Pricing Drawings for Online Art Markets Guide
Written by  Daisie Team
Published on 8 min read


  1. Evaluate your artwork
  2. Research the market
  3. Set realistic prices
  4. How to factor in costs
  5. Pricing for different online platforms
  6. How to communicate value
  7. Adjust prices with market fluctuations
  8. How to deal with price negotiation

Are you an artist trying to navigate the online marketplace? You're not alone. Figuring out how to price your drawings for an online art marketplace can feel like a daunting task, but don't worry. This guide will give you practical tips and insights to help you price your drawings confidently and successfully.

Evaluate your artwork

Before you can price your artwork, you need to evaluate it. This isn't about judging whether your art is good or bad—it's about understanding what you've created and its value.

First, consider the time you spent creating your artwork. This includes not only the hours you spent drawing but also the time you spent planning, researching, and even thinking about your art. Keep track of these hours; they'll be important when you start pricing.

Second, think about the materials you used. Did you use high-quality, expensive materials, or did you use more affordable, readily available supplies? The cost of your materials should also factor into the price of your artwork.

Finally, evaluate the skill and creativity required to create your piece. This can be tough to measure, but ask yourself: how many years of practice and experience have gone into the creation of this artwork? What unique techniques, perspectives, or ideas did you bring to the table?

Remember: every artist is unique, and so is every piece of art. Don't compare your work to others'—instead, focus on understanding the value of your own work. This self-awareness is the first step in learning how to price drawings for online art marketplaces effectively.

Research the market

The online art market is vast and varied. To price your drawings accurately, you need to understand this market and know where your work fits within it.

First, look at other artists who create similar work. What are their price ranges? You don't want to copy their prices, but knowing the range can give you a starting point.

Second, consider the audience. Who is likely to buy your drawings? What is their budget? Understanding your audience can help you set prices that are both fair to you and appealing to them.

Finally, think about the platform you're using. Different online art marketplaces have different fees, audiences, and norms. A price that works on one platform might not work on another.

Remember, market research isn't about finding a magic number. It's about understanding the landscape you're entering. This understanding will give you confidence and clarity when you're figuring out how to price your drawings for an online art marketplace.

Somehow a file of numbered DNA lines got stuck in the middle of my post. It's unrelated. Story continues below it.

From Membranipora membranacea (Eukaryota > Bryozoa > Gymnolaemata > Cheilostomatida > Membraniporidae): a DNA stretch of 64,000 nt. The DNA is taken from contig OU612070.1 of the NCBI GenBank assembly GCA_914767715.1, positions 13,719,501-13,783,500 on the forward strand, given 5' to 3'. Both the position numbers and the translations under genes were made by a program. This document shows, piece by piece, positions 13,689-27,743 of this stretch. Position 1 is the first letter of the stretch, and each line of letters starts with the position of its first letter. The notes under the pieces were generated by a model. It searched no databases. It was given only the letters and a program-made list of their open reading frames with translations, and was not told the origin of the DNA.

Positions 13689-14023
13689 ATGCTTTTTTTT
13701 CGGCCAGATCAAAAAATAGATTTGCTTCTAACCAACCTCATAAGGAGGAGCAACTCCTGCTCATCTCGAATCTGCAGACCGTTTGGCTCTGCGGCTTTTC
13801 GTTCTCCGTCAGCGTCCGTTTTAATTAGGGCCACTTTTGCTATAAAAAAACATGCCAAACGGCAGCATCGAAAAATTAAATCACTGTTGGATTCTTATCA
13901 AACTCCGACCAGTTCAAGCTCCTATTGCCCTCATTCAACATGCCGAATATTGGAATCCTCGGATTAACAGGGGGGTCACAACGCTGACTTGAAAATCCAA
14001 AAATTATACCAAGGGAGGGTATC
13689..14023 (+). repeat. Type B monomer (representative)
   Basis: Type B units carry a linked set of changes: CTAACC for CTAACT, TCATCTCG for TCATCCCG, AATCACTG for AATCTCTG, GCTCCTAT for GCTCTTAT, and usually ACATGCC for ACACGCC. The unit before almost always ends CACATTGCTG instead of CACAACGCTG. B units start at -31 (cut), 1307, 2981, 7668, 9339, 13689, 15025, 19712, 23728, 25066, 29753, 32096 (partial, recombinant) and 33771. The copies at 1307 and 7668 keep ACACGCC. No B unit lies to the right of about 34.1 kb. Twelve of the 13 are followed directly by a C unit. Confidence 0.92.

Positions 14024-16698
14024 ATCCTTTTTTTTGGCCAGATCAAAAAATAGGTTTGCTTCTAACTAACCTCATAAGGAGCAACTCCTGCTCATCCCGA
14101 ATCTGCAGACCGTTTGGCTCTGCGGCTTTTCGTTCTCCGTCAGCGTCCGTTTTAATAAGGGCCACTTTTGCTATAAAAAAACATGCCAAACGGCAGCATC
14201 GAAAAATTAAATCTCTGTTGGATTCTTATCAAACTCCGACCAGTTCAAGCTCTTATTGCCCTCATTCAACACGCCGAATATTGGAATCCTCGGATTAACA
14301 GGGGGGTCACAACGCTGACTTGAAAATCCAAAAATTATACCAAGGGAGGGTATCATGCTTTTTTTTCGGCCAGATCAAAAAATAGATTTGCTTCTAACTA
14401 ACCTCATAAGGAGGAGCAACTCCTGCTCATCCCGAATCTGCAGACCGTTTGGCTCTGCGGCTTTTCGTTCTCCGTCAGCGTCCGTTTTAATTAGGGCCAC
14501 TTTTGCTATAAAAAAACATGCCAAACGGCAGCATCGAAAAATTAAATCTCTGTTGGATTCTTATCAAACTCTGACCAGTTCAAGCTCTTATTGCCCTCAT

Set realistic prices

After researching the market, the next step is to set realistic prices for your drawings. But what does 'realistic' mean in this context?

Firstly, a realistic price reflects the quality and originality of your drawing. If your work is highly detailed or if it uses unique techniques, it will likely command a higher price. However, if you're just starting out or if your work is fairly simple, you might need to start with lower prices.

Secondly, a realistic price also takes into account your time and effort. How many hours did it take to create the drawing? What skills did you use? Remember, your time and talents are valuable. Don't undersell yourself.

Lastly, a realistic price is one that your audience can afford. You might feel that your work is worth thousands of dollars—and maybe it is! But if your audience can't afford that, you won't make many sales. So, balance your pricing with your audience's budget.

Setting realistic prices is a balancing act, and it's not always easy. But by being thoughtful and strategic, you can find a price that respects your work, appeals to your audience, and contributes to your success in the online art marketplace.

How to factor in costs

When pricing your drawings for an online art marketplace, it's important to not just consider the final product, but also the costs that went into creating it. Here's how to factor in those costs to determine a fair price.

Material Costs: This includes everything you used to create your artwork. Did you use high-quality paper? Expensive pencils or inks? Don't forget to factor in these costs. If you're not sure how much you spent, try to calculate the cost of materials per artwork.

Time Investment: How many hours did you spend creating each piece? This isn't just the time spent drawing, but also includes time spent planning, sketching, and finishing each piece. Remember, your time is valuable, and should be reflected in your pricing.

Overhead Costs: These are costs that aren't tied to a specific piece, but are still part of your art business. Do you rent a studio? Do you pay for a website to display your art? These costs should be spread out across all your artworks.

Shipping and Handling: If you're selling physical pieces, don't forget to include the cost of packaging and shipping your artwork. This can be a significant cost, especially for larger pieces.

Once you've added up all these costs, you'll have a better idea of what it actually costs you to create each piece of art. From there, you can decide on a fair markup that allows you to earn a profit from your art without pricing it out of the market.

Pricing for different online platforms

Every online art marketplace is unique, and what works on one platform may not work on another. Here are a few tips for pricing your drawings on different online platforms: